In any case, Mark Lemley recently published a controversial essay titled Faith-Based Intellectual Property, which argued that consequentialist and deontological theories of intellectual property are fundamentally incompatible. The tension between consequentialist and deontological moral theories will be familiar to nonprofit law scholars. For what it's worth, I recently posted an essay reflecting on Lemley's argument, suggesting that Lemley's article was controversial at least in part because it observed that consequentialist and deontological theories of intellectual property are not merely in tension, but fundamentally incompatible. My essay considers Lemley's argument in light of Isaiah Berlin's essay The Question of Machiavelli, and argues that the incompatibility of consequentialist and deontological theories of intellectual property can be resolved by adopting consequentialist public theories and deontological private theories.
Of course, this insight was largely informed by charity law, which is all about reconciling different values. I think there is a lot of opportunity for productive conversation between intellectual property and charity law scholars, given their common goals.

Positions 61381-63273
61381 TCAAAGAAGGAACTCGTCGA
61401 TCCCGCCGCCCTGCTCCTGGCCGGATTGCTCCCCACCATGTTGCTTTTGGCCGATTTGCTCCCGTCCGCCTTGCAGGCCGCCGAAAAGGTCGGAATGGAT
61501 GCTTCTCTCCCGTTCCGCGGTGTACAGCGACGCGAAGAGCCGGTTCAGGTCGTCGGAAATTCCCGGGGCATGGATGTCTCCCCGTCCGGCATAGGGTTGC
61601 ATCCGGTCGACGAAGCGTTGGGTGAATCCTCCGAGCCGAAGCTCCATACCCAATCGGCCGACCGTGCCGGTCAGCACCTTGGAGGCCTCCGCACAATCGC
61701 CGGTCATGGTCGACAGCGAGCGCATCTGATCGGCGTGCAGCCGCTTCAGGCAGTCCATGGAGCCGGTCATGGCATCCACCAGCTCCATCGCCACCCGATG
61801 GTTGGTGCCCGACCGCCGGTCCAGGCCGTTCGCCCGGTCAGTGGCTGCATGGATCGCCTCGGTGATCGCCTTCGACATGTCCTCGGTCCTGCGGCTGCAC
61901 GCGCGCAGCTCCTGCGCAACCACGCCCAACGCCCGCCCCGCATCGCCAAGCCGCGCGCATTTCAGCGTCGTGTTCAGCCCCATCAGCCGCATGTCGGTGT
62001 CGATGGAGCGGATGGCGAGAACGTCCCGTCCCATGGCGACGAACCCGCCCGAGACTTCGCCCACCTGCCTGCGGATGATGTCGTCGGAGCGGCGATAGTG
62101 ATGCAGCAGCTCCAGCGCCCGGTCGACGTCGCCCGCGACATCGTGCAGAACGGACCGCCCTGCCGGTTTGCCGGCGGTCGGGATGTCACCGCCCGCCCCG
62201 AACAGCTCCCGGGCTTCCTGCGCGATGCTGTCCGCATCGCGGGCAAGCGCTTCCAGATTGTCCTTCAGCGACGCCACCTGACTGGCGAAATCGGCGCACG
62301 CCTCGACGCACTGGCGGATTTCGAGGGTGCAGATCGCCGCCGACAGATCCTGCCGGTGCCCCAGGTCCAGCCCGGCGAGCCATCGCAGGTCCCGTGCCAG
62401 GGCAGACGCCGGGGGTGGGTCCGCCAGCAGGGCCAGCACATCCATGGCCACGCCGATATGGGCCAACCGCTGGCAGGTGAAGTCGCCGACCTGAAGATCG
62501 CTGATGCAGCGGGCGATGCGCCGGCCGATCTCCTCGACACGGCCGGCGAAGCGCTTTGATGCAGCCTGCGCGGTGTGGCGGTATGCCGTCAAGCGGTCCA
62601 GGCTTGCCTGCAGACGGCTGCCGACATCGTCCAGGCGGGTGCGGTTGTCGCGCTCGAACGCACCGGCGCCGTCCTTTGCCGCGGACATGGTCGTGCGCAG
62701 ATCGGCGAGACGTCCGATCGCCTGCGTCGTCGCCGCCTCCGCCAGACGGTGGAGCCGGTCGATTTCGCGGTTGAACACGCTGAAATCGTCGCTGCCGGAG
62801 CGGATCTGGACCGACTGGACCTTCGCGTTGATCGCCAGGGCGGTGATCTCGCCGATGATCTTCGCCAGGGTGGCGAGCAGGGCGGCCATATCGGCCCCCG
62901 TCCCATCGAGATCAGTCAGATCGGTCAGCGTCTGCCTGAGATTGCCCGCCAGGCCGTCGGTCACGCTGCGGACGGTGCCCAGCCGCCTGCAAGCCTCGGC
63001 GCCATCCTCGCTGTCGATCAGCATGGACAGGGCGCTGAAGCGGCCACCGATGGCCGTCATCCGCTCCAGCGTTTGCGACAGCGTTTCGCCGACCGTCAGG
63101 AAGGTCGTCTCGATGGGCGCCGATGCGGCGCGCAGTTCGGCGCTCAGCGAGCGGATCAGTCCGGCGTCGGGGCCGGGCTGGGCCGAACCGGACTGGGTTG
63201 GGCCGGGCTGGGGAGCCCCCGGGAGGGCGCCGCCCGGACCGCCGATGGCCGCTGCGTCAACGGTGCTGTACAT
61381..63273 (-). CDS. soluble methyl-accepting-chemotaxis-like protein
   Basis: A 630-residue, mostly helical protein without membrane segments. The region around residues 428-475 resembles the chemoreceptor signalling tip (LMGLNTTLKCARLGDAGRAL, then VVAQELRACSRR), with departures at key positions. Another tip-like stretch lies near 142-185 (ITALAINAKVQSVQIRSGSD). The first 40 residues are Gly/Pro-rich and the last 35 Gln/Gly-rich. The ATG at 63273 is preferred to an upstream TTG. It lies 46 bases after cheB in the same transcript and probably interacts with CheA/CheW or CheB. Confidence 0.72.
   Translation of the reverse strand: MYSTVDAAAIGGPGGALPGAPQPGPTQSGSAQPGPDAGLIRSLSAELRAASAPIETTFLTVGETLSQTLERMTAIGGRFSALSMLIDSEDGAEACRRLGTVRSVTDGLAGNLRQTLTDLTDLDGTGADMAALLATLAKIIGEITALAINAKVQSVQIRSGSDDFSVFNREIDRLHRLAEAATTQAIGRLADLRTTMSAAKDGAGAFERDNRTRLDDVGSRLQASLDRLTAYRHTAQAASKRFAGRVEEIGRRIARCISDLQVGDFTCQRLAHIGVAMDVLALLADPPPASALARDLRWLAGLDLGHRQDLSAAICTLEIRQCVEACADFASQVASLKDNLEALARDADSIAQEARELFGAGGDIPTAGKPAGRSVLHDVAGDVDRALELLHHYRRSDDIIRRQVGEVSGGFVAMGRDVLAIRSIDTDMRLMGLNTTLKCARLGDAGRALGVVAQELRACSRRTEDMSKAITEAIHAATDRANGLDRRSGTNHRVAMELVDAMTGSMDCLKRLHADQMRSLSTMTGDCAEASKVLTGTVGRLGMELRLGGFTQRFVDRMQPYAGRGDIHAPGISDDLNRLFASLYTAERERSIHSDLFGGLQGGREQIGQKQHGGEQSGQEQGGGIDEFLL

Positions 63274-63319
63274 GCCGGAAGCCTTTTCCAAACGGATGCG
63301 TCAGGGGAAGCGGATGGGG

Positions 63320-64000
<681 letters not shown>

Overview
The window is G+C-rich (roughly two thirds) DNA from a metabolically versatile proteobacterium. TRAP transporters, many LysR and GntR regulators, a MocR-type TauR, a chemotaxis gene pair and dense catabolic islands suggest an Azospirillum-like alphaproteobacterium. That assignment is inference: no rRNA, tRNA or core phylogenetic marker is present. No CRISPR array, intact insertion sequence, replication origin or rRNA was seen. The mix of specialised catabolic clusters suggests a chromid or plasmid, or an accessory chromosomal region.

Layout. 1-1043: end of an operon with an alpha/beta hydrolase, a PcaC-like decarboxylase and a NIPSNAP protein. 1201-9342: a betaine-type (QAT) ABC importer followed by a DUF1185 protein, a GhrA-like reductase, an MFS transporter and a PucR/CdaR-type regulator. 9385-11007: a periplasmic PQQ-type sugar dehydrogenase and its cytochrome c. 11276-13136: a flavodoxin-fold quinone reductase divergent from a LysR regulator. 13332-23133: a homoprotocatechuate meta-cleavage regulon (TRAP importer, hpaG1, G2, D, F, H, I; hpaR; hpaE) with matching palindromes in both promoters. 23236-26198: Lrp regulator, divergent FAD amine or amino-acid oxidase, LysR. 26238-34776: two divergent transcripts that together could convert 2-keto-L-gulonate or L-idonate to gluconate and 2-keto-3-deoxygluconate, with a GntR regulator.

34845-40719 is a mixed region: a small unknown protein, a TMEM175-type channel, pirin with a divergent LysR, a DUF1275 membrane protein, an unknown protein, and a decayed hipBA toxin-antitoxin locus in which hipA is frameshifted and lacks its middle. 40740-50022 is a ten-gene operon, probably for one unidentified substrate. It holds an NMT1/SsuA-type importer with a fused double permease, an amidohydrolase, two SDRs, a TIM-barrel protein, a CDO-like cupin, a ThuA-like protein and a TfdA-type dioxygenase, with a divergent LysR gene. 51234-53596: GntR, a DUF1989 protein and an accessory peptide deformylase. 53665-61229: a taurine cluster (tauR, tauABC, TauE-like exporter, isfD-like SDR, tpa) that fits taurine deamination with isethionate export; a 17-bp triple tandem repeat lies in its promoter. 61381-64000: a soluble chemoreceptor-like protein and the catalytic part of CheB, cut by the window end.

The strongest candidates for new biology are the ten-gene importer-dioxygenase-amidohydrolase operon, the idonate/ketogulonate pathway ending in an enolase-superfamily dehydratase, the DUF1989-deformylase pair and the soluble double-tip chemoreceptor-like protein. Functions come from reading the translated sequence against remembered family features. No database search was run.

Brian L. Frye
Thursday, October 1, 2015
CFP: University of Detroit Mercy Law Review Symposium on "The Past, Present, and Future of the City of Detroit"
The University of Detroit Mercy Law Review has posted a call for papers for its 100th Anniversary symposium on the past, present, and future of the City of Detroit. According to the call for papers:
Specific topics could include, but are not limited to:
1. The Past
o Civil rights and race relations
o Labor law
o Relationship between the City and the suburbs (or the rest of Michigan)
2. The Present
o The Impact of the Bankruptcy
o Efforts to eradicate blight and abandoned buildings
o Public Education in Detroit
3. The Future
o Impact of new developments on the future of Detroit
o Relations between the City and the suburbs
o The role of the law in developing new economic opportunities
I imagine that some of the suggested topics might appeals to readers of this blog, who might also have additional thoughts about the role of nonprofit institutions in the past, present, and future of Detroit.
Brian L. Frye